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Irwin A. Pearl

by Susan J. Ainsworth
July 14, 2014 | A version of this story appeared in Volume 92, Issue 28

Irwin A. Pearl, 100, a senior scientist at the Institute of Paper Chemistry in Appleton, Wis., died on May 14 in Wilmington, Del.

Born and raised in Seattle, Pearl earned a B.S. in 1934, an M.S. in 1935, and a Ph.D. in 1937, all in organic chemistry from the University of Washington, Seattle.

Pearl was a research associate in organic chemistry at the University of Washington until 1941. During that time, he also worked as lab supervisor at the Washington State Department of Conservation & Development and for the Apple Growers Association.

He served as a senior scientist at the Institute of Paper Chemistry from 1941 until 1976, specializing in the chemistry of lignin and paper mill by-products.

Of his many career accomplishments, he was most proud of the work he did to develop ethyl vanillate, which saved the lives of people infected with fungal diseases including histoplasmosis and coccidioidomycosis. He also conducted research that helped reduce pollution in the pulp and paper industry.

Pearl held 59 U.S. patents and more than 100 foreign patents. He published and lectured widely on topics related to lignin chemistry; authored “The Chemistry of Lignin,” which was published in 1967; and contributed to “The Handbook of Chemistry & Physics.”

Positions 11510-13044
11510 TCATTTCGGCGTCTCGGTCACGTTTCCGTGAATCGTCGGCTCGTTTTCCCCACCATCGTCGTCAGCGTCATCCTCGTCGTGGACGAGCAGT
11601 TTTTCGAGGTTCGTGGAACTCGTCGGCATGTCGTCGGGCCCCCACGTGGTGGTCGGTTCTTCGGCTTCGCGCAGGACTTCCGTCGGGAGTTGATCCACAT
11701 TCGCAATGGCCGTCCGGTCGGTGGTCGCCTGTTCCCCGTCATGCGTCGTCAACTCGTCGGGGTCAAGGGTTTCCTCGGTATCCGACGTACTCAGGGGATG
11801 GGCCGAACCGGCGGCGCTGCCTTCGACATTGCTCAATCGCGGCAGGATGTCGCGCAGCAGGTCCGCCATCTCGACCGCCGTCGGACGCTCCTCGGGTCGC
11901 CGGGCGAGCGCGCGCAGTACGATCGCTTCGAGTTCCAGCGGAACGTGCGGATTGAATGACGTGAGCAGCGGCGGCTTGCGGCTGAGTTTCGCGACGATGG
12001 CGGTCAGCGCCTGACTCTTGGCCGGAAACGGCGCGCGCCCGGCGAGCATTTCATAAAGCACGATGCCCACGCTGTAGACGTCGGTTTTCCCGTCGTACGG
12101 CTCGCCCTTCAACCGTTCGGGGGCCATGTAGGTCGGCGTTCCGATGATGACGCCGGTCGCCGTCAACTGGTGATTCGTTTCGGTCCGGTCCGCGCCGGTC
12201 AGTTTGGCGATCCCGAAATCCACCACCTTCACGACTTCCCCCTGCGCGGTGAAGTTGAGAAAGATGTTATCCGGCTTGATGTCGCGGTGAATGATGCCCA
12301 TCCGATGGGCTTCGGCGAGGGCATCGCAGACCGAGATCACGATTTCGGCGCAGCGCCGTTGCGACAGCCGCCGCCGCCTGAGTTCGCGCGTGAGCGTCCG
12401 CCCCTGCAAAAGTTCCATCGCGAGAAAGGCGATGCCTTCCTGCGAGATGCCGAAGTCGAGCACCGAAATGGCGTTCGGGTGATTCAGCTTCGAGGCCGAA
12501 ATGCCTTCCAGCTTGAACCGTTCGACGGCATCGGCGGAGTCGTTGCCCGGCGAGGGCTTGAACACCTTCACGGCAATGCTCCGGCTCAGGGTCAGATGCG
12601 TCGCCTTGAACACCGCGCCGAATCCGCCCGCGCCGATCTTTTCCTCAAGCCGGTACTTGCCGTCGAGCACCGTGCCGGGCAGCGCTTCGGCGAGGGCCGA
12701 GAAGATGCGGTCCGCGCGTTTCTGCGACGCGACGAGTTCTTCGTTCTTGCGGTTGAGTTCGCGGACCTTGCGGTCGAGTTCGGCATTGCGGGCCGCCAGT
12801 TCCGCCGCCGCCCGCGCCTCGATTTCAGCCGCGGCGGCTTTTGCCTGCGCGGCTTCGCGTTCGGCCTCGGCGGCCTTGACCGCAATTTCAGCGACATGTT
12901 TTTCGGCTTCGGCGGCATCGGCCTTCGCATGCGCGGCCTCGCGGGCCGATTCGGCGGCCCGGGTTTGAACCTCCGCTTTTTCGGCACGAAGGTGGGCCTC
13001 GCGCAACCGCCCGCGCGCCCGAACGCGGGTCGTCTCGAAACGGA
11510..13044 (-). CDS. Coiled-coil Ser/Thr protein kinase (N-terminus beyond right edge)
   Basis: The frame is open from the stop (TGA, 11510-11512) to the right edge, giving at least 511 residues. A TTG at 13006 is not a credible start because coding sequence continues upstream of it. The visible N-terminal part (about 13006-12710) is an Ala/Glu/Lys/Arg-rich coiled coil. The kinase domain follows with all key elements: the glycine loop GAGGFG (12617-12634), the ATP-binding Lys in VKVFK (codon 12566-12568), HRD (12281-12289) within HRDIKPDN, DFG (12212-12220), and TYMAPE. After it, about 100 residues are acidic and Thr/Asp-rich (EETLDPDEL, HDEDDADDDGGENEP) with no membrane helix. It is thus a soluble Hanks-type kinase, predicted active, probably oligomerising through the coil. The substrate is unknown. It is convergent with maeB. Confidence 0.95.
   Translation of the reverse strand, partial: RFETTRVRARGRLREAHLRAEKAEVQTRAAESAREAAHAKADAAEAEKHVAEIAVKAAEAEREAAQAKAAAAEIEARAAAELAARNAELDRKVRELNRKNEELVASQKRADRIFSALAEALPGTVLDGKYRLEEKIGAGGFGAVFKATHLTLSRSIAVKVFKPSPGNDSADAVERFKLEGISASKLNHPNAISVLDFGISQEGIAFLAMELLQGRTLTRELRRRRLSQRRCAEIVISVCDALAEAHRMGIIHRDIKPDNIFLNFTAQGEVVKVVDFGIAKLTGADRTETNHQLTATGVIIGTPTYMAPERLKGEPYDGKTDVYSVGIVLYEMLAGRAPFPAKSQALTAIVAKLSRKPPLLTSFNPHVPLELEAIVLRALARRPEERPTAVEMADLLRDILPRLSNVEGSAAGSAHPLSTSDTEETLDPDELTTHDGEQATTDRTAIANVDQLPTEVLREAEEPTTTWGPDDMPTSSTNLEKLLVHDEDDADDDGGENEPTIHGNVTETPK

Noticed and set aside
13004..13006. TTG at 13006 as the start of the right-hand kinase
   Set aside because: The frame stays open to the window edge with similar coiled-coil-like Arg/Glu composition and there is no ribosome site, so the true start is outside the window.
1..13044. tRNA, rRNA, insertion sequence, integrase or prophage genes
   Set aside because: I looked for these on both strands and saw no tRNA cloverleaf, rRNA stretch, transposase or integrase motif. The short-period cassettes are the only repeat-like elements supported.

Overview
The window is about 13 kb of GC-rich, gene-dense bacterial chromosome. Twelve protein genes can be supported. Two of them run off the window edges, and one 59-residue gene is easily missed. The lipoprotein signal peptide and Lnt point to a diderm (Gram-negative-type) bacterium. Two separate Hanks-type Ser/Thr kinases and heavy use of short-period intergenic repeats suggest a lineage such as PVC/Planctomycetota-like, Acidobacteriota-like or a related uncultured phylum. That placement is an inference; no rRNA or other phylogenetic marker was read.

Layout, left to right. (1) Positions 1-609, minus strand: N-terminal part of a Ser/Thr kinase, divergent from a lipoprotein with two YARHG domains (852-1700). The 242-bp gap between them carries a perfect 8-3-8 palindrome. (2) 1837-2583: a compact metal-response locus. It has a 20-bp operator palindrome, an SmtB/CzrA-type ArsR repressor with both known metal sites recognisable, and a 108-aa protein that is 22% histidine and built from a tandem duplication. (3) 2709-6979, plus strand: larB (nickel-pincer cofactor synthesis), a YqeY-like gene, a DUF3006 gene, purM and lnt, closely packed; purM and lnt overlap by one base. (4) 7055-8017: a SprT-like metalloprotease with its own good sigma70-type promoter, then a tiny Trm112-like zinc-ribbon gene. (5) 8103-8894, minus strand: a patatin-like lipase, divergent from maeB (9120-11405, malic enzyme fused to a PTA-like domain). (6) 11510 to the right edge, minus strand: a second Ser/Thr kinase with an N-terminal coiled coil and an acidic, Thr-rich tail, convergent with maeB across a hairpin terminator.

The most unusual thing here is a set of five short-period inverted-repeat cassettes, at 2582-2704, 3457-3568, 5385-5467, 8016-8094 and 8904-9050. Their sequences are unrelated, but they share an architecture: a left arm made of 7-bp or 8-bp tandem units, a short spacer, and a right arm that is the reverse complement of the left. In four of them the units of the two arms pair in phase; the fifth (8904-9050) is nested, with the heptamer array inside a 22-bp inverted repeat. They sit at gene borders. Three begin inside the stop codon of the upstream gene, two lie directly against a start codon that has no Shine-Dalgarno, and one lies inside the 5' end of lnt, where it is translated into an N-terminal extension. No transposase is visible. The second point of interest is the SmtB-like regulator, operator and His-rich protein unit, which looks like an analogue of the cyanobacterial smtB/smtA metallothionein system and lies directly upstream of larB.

He was a member of ACS for 80 years; he joined the society in 1935 and was still an active emeritus member at the time of his death.

A generous philanthropist, Pearl served the Appleton Jewish community in many functions and was active in the Boy Scouts, the American Philatelic Society, and the U.S. Power Squadrons, a nonprofit educational organization aimed at improving maritime safety.

He was predeceased by his wife of 66 years, Lillian. He is survived by his daughter, Cheryl Kamm; son, Hugh; 12 grandchildren; and 14 great-grandchildren.

Obituary notices of no more than 300 words may be sent to Susan J. Ainsworth at and should include an educational and professional history.


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